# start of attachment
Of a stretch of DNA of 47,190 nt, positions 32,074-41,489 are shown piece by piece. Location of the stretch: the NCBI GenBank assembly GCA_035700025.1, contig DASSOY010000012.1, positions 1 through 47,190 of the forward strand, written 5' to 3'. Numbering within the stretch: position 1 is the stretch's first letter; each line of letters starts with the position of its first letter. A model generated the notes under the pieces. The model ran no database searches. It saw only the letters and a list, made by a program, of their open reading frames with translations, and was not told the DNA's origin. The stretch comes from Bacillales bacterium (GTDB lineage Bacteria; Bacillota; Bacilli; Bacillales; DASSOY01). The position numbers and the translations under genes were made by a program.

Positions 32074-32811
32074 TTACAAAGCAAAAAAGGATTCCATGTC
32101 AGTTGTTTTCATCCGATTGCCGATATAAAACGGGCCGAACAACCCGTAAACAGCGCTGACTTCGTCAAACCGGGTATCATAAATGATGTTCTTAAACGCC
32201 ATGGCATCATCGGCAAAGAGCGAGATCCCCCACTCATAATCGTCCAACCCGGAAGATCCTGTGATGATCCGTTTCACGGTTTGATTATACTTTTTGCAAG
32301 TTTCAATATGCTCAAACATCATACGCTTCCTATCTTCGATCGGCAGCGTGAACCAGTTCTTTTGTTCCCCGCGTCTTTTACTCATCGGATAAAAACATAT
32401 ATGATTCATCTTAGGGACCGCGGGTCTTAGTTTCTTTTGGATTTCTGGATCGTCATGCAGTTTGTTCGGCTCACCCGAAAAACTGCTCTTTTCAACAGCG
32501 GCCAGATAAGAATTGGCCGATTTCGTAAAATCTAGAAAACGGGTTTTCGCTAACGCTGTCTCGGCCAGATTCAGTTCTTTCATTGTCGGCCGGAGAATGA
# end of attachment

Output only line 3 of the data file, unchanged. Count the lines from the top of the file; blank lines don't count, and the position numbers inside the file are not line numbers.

32074 TTACAAAGCAAAAAAGGATTCCATGTC